We all know the value of shared intelligence and the importance of planning and careful execution. When the process is done well, you achieve solid group safety and the journey has the feel of incorporating fun and learning.

I encourage our gentle readers to tap into the power of our NSPN community. Assemble your tribe, focus on group safety as you plan your projects and learn from your mistakes as you execute on the plan. Keep a sense of humor and teach others what you have learned.

As an aside, the good work we do in our NSPN community is being noticed by paddlers in Alaska. Both our tribes see an opportunity to learn from each other. For me, that is wicked exciting!


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Another great TR. You guys are definitely more ambitious than I in this weather. About this time of year I give up on my cag and instead use an oversize puffy coat. XXL fits over my PFD and dry suit and keeps me toasty on beach.



I haven't found a coat to fit over my pfd, thoughts?

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Bubble wrap under a poncho??

"Campfire brand marshmallow that no longer exists as far as I know. They came in boxes in two layers, maybe eight firm little sugar dusted white pillows in each layer - separated by a sheet of wax paper... Yumm!" They were the best. Now that Ding Dongs and Twinkies are back, there is hope.

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Bubble wrap under a poncho??

"Campfire brand marshmallow that no longer exists as far as I know. They came in boxes in two layers, maybe eight firm little sugar dusted white pillows in each layer - separated by a sheet of wax paper... Yumm!" They were the best. Now that Ding Dongs and Twinkies are back, there is hope.

Vegan one: http://www.sweetandsara.com/

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Hello Paddlers,

You may have noted, from Pru’s trip report above, I was practicing with my GoPro video camera during the camping trip. I purchased it three weeks ago and the video below is my first attempt at producing a GoPro video.

For those with inquiring minds, I am using a GoPro Hero 4 Black mounted on the visor of my Gath helmet. The video was edited in the GoPro Studio software and exported in Vimeo format. The 167MB file was uploaded into Vimeo as my method for streaming the video to you.

The scene was the waterways from Crow Island to Muscongus Harbor, Maine. It was the morning of our last day of the three day camping trip. The paddling buddies are all known to you as Cathy, Pru and Rob. Although the skies were overcast, it was truly a beautiful day and I felt great joy in a trip well done.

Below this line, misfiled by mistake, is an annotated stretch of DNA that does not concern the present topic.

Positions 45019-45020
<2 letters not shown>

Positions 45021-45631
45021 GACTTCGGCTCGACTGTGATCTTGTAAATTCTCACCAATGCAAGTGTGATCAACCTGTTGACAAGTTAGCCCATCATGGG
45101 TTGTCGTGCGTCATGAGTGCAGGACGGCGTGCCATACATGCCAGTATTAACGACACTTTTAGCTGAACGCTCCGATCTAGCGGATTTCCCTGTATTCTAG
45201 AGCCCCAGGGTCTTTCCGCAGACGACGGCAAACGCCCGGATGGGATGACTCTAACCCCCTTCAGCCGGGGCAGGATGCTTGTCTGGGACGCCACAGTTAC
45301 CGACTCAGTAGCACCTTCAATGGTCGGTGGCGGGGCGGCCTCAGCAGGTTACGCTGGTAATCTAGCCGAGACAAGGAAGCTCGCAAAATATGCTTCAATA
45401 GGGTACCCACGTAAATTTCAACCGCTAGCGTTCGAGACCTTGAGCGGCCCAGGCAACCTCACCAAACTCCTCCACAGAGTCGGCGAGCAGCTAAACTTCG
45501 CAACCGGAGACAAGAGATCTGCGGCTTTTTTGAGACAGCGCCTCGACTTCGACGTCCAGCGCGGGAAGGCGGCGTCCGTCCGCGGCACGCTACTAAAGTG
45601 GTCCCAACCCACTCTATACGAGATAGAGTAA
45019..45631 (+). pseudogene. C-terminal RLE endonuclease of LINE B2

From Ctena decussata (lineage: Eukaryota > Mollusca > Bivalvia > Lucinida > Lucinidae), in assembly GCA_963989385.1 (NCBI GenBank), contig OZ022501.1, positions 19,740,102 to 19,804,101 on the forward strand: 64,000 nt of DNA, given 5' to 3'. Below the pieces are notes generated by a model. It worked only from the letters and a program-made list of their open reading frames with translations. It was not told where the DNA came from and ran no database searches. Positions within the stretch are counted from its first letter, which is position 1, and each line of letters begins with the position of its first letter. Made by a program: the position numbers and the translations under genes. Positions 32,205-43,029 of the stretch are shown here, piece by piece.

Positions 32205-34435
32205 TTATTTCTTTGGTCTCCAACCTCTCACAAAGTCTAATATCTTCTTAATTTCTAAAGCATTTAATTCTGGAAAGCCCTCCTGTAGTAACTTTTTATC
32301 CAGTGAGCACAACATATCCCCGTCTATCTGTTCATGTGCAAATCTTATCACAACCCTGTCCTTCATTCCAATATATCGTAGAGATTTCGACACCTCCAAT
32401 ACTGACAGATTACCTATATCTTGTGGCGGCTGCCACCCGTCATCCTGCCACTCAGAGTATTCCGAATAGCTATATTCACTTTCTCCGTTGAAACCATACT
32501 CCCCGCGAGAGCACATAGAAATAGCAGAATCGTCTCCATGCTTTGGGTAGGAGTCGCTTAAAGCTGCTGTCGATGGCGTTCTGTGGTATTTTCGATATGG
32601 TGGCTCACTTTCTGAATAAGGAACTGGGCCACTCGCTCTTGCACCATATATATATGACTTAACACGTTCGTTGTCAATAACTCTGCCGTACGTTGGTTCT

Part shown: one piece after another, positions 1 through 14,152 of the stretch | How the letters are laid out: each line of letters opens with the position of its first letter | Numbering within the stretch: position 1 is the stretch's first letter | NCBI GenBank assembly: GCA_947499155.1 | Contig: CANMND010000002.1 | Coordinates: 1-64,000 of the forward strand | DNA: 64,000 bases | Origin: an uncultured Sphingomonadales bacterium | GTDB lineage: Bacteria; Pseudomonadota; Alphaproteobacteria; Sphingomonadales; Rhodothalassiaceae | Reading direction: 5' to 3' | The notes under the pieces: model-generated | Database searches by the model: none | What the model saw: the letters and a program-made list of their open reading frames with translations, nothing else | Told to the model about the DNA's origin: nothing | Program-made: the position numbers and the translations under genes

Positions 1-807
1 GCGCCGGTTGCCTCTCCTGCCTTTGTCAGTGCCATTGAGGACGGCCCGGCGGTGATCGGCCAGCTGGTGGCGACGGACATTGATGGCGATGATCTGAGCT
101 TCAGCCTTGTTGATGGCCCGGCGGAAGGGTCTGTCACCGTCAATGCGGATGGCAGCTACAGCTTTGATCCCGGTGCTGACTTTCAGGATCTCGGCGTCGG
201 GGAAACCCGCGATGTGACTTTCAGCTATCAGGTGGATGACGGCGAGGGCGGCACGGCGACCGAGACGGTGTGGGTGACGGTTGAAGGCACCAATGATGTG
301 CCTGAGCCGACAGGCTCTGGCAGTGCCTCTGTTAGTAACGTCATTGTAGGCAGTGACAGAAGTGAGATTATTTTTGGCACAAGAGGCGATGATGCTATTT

Please look past the rough nature of my first GoPro video attempt and see the potential to share the joy we feel in the sport we love. Catch the smile on Rob’s face toward the beginning of the tape. Does that speak joy or what? Also, and most importantly, see the potential of the GoPro as a teaching tool with infinite possibilities.

I hope there are other NSPN paddlers who have a greater degree of expertise than me in the use of this technology and I hope they might consider helping me advance my skills.

The link below will bring you to the video which was filmed in HD. You should consider clicking on the symbol in the lower right hand corner to go to full screen. HD seems to do a fine job capturing the sunlight on the water as well as the drops of water falling off my paddle. My goal in attaching the camera to my visor was to help the viewer feel they were on the water paddling with the buddies

Now, turn up your audio speakers, sit back and hopefully enjoy the video.

Watch “Paddling Buddies 11162014” by Warren Parlee: http://vimeo.com/112583168


Edited by Warren
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Hello Paddlers,

Please find attached below the second video taken during our most recent kayak camping trip to Muscongus Bay on November 14, 15 and 16, 2014.

For those with inquiring minds, this time I used an extension pole to hold the camera so we could all be in each scene. Since this video utilized a voice file captured via the GoPro microphone, I did not alter the number of frames per second to give a slow motion effect as you may have noticed in the previous video. Also, I utilized Chrome as the browser to upload the compressed file to Vimeo. Clearly a better choice than Internet Explorer in this situation.

My goal with this video is to show how kayak camping can be fun even in the off season. I also hope this technology will be helpful in teaching other paddlers how to enjoy kayak camping.

Stay tuned for more videos in the series as presented by yours truly,

The Happy Kayak Camper,


Please note, the video was recorded in HD and is best viewed in the full screen mode. Also, based on the PC you are using, you may need to to allow the buffer to load to avoid a choppy effect during playback. You will see the buffer loading as indicated by the gray bar filling the playback indicator. Some PCs do not experience this effect and some smartphones are also unaffected. Don't you just love technology! Please contact me if questions arise.

Edited by Warren